Planning Your Garden, Part III: When?
Updated: Apr 2
As the sunshine of spring propels us forward into another growing season, it is time to be thinking through the why, where, and when of this year's garden. Understanding your motivation in creating a garden will give you insight into what you should grow and what your goals will be. For ideas and suggestions about answering the "why?" questions for your garden this year, check out Planning Your Garden, Part I: Why?. Your zone, climate, and the microclimates of your location will determine what you grow and where you plant it: Planning Your Garden, Part II: Where?. If both of those questions have already been answered, it is time to decide when to start planting.
How early you can begin planting will depend upon several factors, but the most important is whether you have a greenhouse, cold frame, or other sheltered space in which you can start your plants. The earliest planting on our homestead is in February in the growing dome, where we plant spring lettuces, Asian greens, and other cold hardy crops (read more about those plantings here). These plants will grow during the spring months and then be used up and replaced with summer vegetables. Even if you don't have a greenhouse available, you can plant cold-hardy greens in a cold frame, window garden, etc., if you have enough bright days and sun exposure. Cold-weather lettuces, radishes, Asian greens, turnips, and peas are our most common midwinter crops on the homestead.
Late Winter/Early Spring
By the end of winter, we have begun planting the summer starts in the growing dome. This means that we can plant starts of plants that will go into the greenhouse beds as well as those that will be transplanted outdoors later in the spring. For the greenhouse beds, we start seeds of hot-weather lettuces and tomatoes directly into the soil or in cell flats to conserve space. Beans can be planted directly into soil (they don't like to be transplanted), and any other greens, herbs, etc., that we are growing in the dome can be started as well.
The starts for outdoors--like tomatoes, melons, cabbages, and onions--will also be planted at the end of March or beginning of April. Because all of our plants are grown from seed, it is essential to give enough time for those plants to be well developed before moving outside, but not so much time that they become root bound. If you don't have a greenhouse available to start outdoor plants, a cold frame or sunny indoor space may work, especially if you have a grow light available. It will be more important in these situations not to start them too early, or they may become leggy (weak and spindly) from lack of sunshine.
In the outdoor garden, cold-hardy peas, alliums, brassicas (like kale and cabbage), and beets can be planted into prepared beds. These will all weather a light frost with ease.
As the weather warms and soil temperature increases, it's time to plant outdoor starts. Plants in the Cucurbita family, including squash, pumpkins, cucumbers and melons don't like to be transplanted--their taproots can be disturbed by the transplanting process, stunting their growth. Because of our short season, we risk transplanting melons and start them in the greenhouse. But squashes and cucumbers are best planted outside after soil temperature is appropriate and all danger of frost is past. Midspring is also the time for starting flint and flour corn, summer herbs, and beans. The transplants of onions that were started in March can be moved to their outside beds. If the weather is consistently warm, tomatoes and melons can be transplanted outside as well. As you plan your garden, take time to look up the last frost date for your area. This will give you a good idea of when to begin planting frost-sensitive outdoor crops.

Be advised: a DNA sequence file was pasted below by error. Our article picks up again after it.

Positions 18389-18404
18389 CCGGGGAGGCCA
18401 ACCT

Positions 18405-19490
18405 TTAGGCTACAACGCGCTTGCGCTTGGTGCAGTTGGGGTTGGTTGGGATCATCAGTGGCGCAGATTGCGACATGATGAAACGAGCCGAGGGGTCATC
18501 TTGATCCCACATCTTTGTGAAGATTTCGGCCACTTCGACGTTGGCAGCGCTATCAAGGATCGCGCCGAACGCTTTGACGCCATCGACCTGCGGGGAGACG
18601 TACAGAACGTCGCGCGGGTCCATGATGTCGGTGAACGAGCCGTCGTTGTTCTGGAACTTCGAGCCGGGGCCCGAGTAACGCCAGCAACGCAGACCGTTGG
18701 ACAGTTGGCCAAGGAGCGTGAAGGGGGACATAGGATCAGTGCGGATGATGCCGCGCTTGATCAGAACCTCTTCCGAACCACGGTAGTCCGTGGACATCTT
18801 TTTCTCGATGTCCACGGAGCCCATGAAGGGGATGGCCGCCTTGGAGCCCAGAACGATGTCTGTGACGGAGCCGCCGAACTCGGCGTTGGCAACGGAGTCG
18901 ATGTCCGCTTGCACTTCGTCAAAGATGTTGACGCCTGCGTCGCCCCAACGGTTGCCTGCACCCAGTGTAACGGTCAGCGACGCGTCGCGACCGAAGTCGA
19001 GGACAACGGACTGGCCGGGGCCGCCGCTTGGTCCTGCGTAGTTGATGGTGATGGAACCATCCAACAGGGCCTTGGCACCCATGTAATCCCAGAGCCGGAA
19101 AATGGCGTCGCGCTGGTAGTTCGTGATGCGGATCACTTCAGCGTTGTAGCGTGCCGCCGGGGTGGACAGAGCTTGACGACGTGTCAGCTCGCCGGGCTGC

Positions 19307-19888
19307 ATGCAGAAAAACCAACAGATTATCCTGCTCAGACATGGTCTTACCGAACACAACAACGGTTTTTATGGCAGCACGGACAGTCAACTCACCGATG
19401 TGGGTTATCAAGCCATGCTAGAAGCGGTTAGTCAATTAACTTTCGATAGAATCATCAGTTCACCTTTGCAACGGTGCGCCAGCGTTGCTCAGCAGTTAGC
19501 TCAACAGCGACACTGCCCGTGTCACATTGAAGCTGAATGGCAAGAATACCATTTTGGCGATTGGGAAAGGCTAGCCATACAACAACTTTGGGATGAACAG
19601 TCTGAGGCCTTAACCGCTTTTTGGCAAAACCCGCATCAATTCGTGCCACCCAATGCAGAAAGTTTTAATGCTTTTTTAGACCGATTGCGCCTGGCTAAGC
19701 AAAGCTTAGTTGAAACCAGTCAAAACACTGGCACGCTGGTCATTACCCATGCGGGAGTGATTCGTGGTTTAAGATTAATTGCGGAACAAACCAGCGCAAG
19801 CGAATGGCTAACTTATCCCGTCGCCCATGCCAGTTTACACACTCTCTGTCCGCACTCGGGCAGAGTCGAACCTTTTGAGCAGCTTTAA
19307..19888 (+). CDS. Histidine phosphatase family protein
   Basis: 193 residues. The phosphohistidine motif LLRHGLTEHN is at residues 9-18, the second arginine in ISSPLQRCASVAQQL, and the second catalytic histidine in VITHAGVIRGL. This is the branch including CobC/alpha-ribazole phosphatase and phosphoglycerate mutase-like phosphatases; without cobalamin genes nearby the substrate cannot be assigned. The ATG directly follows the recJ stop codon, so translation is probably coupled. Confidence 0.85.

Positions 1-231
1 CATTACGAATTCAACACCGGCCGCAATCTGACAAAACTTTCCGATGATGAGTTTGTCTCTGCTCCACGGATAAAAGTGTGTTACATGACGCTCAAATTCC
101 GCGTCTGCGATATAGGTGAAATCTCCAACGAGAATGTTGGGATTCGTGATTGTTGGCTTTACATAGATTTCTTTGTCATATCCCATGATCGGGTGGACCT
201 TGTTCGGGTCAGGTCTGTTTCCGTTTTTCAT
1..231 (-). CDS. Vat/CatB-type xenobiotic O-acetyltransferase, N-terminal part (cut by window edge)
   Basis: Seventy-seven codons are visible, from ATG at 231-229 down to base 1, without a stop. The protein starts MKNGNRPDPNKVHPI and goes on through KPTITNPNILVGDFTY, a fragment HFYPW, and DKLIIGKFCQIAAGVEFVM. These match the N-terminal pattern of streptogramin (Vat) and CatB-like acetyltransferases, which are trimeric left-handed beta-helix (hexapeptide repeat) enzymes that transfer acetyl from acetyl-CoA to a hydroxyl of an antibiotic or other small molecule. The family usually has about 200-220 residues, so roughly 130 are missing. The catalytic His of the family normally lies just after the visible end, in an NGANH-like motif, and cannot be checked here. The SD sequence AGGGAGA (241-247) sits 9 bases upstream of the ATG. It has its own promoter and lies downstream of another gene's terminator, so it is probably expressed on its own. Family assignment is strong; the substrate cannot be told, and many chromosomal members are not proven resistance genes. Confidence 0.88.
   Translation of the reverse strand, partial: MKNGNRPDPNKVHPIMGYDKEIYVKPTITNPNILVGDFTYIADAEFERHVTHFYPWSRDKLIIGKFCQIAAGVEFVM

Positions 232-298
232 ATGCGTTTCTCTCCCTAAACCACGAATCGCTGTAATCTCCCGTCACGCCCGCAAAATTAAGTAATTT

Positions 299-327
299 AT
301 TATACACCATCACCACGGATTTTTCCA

By summertime, everything should be planted in the homestead garden. The only planting left to be done at this point is replacement seeds for squashes, beans, etc., that failed to germinate or were destroyed by pests. When determining whether to replant, we look at the number of growing days each plant will require and evaluate based on how much time is left in our season. In our location, we can count on hot weather through July and August and often into early September. We occasionally have an early frost in September, but most years we can continue growing through the end of September or even early October.
Fall is primarily a time for harvest, but there are a few crops that get their beginning in the year's waning months. Cold-hardy crops like kale can be planted in outdoor beds, especially if they are planted under high tunnels that will protect them from severe frosts. In the greenhouse, we plant many of the same cold-hardy crops that we planted early in the year: lettuce, beets (for greens), kale, Asian greens, radishes, turnips, etc. Late in the fall, garlic for the following year will be planted outdoors, and shallots will be planted in the greenhouse.
As you learn the land on which you live, you will find crops that suit your seasons. Plan for each part of the year. Make the most of your growing season. Adapt, experiment, and do what works. With determination and perseverance, you will create a resilient and abundant garden.
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